- Business bankruptcies have increased sharply in recent years and remain at high levels. These bankruptcies include several of the largest business bankruptcy filings in history. As the use of bankruptcy has expanded, job preservation and retirement security are placed at greater risk.
- Laws enacted to improve recoveries for employees and retirees and limit their losses in bankruptcy cases have not kept pace with the increasing and broader use of bankruptcy by businesses in all sectors of the economy. However, while protections for employees and retirees in bankruptcy cases have eroded, management compensation plans devised for those in charge of troubled businesses have become more prevalent and are escaping adequate scrutiny.
- Changes in the law regarding these matters are urgently needed as bankruptcy is used to address increasingly more complex and diverse conditions affecting troubled businesses and industries.
2012 Governor, House and Senate candidates on Corporations:
Karen Bass on other issues:
Left 113th Congress, 2013-2014:
AL-1: Jo Bonner(R,resigned)
IL-2: Jesse L. Jackson(D,convicted)
LA-5: Rodney Alexander(R,resigned)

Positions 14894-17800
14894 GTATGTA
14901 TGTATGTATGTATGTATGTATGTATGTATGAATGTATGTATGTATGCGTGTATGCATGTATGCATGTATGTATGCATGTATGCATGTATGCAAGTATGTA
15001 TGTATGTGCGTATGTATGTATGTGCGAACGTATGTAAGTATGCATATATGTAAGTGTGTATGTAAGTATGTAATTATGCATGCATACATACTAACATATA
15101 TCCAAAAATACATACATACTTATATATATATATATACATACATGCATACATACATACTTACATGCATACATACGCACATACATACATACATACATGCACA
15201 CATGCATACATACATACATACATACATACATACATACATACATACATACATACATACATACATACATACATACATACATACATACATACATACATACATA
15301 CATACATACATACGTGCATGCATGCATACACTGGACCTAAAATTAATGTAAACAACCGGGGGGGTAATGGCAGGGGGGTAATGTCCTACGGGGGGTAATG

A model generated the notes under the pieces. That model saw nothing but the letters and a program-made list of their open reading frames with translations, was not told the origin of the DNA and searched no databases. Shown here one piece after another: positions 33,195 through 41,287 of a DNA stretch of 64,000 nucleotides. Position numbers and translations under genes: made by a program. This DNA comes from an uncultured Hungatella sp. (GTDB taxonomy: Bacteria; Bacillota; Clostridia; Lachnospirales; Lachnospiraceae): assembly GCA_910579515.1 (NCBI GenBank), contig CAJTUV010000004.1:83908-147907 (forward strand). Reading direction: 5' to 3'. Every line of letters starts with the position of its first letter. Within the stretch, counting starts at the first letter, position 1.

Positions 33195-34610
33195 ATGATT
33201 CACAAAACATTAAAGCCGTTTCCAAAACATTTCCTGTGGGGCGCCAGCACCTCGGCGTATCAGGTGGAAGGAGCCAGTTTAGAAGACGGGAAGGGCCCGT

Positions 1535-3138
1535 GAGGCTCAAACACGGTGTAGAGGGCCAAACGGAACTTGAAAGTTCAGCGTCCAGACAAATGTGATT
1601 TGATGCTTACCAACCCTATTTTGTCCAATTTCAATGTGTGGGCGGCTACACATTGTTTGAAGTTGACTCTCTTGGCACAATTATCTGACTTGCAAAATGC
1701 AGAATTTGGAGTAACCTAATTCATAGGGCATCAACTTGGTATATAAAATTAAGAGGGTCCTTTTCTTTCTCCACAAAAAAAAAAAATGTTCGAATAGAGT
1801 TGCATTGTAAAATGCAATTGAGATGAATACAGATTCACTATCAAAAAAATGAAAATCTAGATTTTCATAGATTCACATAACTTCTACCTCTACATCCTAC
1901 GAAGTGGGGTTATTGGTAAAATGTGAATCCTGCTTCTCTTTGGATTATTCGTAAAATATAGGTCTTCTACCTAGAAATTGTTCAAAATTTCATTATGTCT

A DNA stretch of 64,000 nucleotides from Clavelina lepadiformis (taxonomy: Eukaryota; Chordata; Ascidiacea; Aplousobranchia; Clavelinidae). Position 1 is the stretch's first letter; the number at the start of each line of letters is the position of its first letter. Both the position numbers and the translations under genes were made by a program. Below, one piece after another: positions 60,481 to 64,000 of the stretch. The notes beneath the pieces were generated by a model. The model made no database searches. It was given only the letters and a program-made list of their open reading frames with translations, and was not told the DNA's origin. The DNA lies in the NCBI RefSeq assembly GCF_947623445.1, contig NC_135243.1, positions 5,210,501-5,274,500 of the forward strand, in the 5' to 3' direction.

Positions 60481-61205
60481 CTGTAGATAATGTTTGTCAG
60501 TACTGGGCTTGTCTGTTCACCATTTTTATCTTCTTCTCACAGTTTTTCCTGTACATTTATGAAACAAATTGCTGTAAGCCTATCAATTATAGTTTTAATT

MA-5: Ed Markey(D,elected)
MO-8: Jo Ann Emerson(R,resigned)
NJ-1: Rob Andrews(D,investigated)
SC-1: Tim Scott(R,appointed)
Newly-elected special elections 2013-2014:
AL-1: Bradley Byrne(R)
IL-2: Robin Kelly(D)
LA-5: Vance McAllister(R)
MA-5: Katherine Clark(D)
MO-8: Jason Smith(R)
NC-12: Pending Jul.15
NJ-1: Pending Nov.4
SC-1: Mark Sanford(R)
Won primary 2014:
TX-4: John Ratcliffe(R)
VA-7: Dave Brat(R)
Retiring to run for Senate in 2014:
AR-4: Tom Cotton(R)
CO-4: Cory Gardner(R)
GA-1: Jack Kingston(R)
HI-1: Colleen Hanabusa(D)
IA-1: Bruce Braley(D)
LA-6: Bill Cassidy(R)
MT-0: Steve Daines(R)
OK-5: James Lankford(R)
WV-2: Shelley Moore Capito(R)
Former Reps running for House in 2014:
AL-5: Parker Griffith(R)
CA-3: Doug Ose(R)
MS-4: Gene Taylor(D)
MT-0: Denny Rehberg(R)
NH-1: Frank Guinta(R)
OH-7: John Boccieri(D)
Lost primary 2014:
TX-4: Ralph Hall(R)
VA-7: Eric Cantor(R)
Retiring to run for State Office in 2014:
AR-2: Tim Griffin(R)
ME-2: Mike Michaud(D)
VI-0: Donna Christensen(D)
Retiring effective Jan. 2015:
AL-6: Spencer Bachus(R)
AZ-7: Ed Pastor(D)
IA-3: Tom Latham(R)
MI-4: Dave Camp(R)
MI-6: Tom Petri(R)
MN-6: Michele Bachmann(R)
NC-6: Howard Coble(R)
NC-7: Mike McIntyre(D)
NJ-3: Jon Runyan(R)
NY-4: Carolyn McCarthy(D)
PA-6: Jim Gerlach(R)
UT-4: Jim Matheson(D)
VA-8: James Moran(D)
WA-4: Doc Hastings(R)
Office 408 CHOB, Wash., DC 20515
Page last updated: Jul 20, 2014